Theater review: 'Bigfoot and Other Lost Souls'

Art Snob Blog
Luke Bartholomew as Maximum Grey with his "girlfriend" Belinda in "Bigfoot and Other Lost Souls."
Clark Mishler
Rachel Landon as Bernie in "Bigfoot and Other Lost Souls."
Clark Mishler
Enrique Bravo as eco-terrorist Rudy in "Bigfoot and Other Lost Souls."
Clark Mishler
Lawmen and fugitives face off in "You're Not the Boss of Me" in the Juneau production of "Bigfoot and Other Lost Souls."
Perseverance Theatre

The rollicking new musical “Bigfoot and Other Lost Souls” seem to have lost its way en route to a convincing final curtain. The fault is not the energetic, entertaining and stick-in-your-head tunes by composer Mark Hollmann of “Urinetown” fame, but a story with so many fat threads that author Adrien Royce can’t gracefully strand them together.

The main character, Bernie (Rachel Landon) is a Hollywood wannabe hired to hack out a script for a documentary about Bigfoot by a pair of sasquatch hunters (Eric Cover and Patricia Hull) in Northern California. In taking the job, she splits up with her boyfriend Max (Luke Bartholomew) and picks up Rudy (Enrique Bravo), who is pursued by two squabbling FBI agents (Jerry Demmert and Heidi Poet) and an earthy county sherriff (Margeaux Ljundberg) for long-past protest activities involving explosives. 

So far, so good. Take that setup to a dozen members of the local Saturday aspiring writers coffee club and you’ll probably get three viable or even terrific endings. 

The visual and verbal jokes dependably drew snorts from the audience — Max in a dress, a phone booth in the woods, Bernie trying to sing from a hospital bed in a state of sedation. And several big musical numbers were enthusiastically received. Hull’s excoriation of the most famous Bigfoot hunter, “Roger Patterson,” was a tour de force. Several ensembles were show-stoppers, including “Behind Every Man,” “You’re Not the Boss of Me” and the two dovetailing scenes that ended Act I (“Searching”) and started Act II (“Just One Footprint”). Lively performances by the singing actors and choreography by director Elizabeth Lucas and Ricci Adan made these parts worth going back for a second look.

But the play’s point, if any, proved as hard to find as Bigfoot herself, concealed in a forest of secondary elements that slipped into the context of the main action as poorly as a size 11 foot fits a size 9 hiking boot.

Actually, shoes — as symbols and plot devices — provided perhaps the most successful of these parallel themes. On the other hand, the insertion of two documentarians (Ryan Curley and Erika Rothchild) contributed so little that they might as well have been costumed stagehands.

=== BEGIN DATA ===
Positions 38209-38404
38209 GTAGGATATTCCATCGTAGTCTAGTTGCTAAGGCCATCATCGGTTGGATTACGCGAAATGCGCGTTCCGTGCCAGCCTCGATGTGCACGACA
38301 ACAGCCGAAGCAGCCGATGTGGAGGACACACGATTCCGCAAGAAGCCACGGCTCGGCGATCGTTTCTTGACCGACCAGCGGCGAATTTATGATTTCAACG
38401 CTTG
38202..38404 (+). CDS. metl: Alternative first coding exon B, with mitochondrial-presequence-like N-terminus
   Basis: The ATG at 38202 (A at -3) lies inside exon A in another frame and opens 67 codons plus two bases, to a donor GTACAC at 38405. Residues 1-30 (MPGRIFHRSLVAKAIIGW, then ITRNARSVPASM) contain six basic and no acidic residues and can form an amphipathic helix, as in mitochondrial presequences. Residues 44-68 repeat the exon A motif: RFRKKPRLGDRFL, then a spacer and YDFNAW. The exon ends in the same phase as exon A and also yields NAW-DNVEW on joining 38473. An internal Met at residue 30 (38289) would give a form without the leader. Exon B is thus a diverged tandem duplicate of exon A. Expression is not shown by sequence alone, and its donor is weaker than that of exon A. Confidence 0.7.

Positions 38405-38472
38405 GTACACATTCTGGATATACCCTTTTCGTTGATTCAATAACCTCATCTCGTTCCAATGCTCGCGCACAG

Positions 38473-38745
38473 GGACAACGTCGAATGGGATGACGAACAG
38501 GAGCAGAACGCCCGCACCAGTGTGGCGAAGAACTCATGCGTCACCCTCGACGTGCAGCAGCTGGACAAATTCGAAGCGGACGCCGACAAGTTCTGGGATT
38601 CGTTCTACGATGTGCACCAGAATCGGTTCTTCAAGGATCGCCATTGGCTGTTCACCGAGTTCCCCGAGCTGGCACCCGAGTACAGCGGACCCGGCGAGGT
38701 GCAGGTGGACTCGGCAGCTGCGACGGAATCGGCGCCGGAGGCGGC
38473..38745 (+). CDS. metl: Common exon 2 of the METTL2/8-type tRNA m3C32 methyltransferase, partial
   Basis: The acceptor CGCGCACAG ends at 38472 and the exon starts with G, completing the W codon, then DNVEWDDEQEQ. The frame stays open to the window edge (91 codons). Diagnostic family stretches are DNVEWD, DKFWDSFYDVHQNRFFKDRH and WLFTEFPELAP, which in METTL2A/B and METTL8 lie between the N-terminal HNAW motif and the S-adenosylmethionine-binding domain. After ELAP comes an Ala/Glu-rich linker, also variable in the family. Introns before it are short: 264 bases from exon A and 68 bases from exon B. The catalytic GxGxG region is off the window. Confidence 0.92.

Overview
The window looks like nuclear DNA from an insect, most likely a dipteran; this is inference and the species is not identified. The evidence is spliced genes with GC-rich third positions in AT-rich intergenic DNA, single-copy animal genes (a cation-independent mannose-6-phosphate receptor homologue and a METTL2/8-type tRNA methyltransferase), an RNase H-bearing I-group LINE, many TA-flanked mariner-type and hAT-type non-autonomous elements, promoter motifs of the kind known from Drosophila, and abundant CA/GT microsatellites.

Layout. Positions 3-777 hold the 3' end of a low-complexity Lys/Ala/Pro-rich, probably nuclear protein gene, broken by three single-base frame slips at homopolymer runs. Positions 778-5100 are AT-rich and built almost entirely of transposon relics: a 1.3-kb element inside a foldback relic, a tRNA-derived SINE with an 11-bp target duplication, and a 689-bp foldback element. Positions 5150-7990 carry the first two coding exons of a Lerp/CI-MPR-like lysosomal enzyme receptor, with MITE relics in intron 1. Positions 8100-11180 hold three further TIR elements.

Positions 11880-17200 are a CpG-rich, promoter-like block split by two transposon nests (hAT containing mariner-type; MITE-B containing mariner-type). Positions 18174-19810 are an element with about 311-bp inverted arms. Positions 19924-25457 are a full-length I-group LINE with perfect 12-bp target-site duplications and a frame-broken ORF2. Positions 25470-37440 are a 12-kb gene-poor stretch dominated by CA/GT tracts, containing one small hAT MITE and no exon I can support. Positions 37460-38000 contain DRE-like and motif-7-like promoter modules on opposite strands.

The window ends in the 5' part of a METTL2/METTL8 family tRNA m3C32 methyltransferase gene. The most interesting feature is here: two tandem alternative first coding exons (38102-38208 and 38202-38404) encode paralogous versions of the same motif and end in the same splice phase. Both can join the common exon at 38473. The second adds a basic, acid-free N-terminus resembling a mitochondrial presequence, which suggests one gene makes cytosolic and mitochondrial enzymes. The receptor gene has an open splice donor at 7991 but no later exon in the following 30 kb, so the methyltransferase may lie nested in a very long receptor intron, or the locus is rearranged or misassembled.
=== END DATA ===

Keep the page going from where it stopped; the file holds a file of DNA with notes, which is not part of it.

The motif of unborn or abandoned babies, strenuously repeated, got shoe-horned into the finale in a way that made one wonder how the last two minutes sprang from the first two hours. Likewise, an Act I flashback to Bernie’s problems with a flawed birth control device — though very funny in darkly “Urinetown” kind of way — did not clearly connect to what followed. Royce says she originally wanted to write a script about the institutional cover-up of the dangers of the Dalkon Shield IUD. 

That still may be what she’s trying to write about, but the audience following a fable about Bigfoot hunters, especially those too young to know about the Dalkon Shield, understandably may be confused.

Much of this back story should be explained early in the exposition, but there seemed to be mike problems on Sunday night that made it hard to understand words, sometimes for long stretches. There was no clear pattern to why. Sometimes ensembles lyrics were clearer than solo singers. Cover’s slow narrative “Saved” was perfectly understandable. Hull’s snarky observations came through while singing in Act I, but her speaking voice was distorted in Act II. If the acoustic challenges can’t be addressed, projected surtitles, like those used by Anchorage Opera, might be a good idea.

Nonetheless, the current performance from Perseverance Theatre is, in effect, the premiere of a musical that — with considerable reworking — may someday go to Broadway. (It originally debuted in Juneau last year and has yet to be staged outside Alaska.) And there are enough listenable lines and more than enough good music to make “Bigfoot” worth a highlights reel. 


BIGFOOT AND OTHER LOST SOULS will be presented at 7:30 p.m. Thursday-Saturday, and 4 p.m. Sunday in Sydney Laurence Theatre. Tickets are available at 


Reach Mike Dunham at or 257-4332.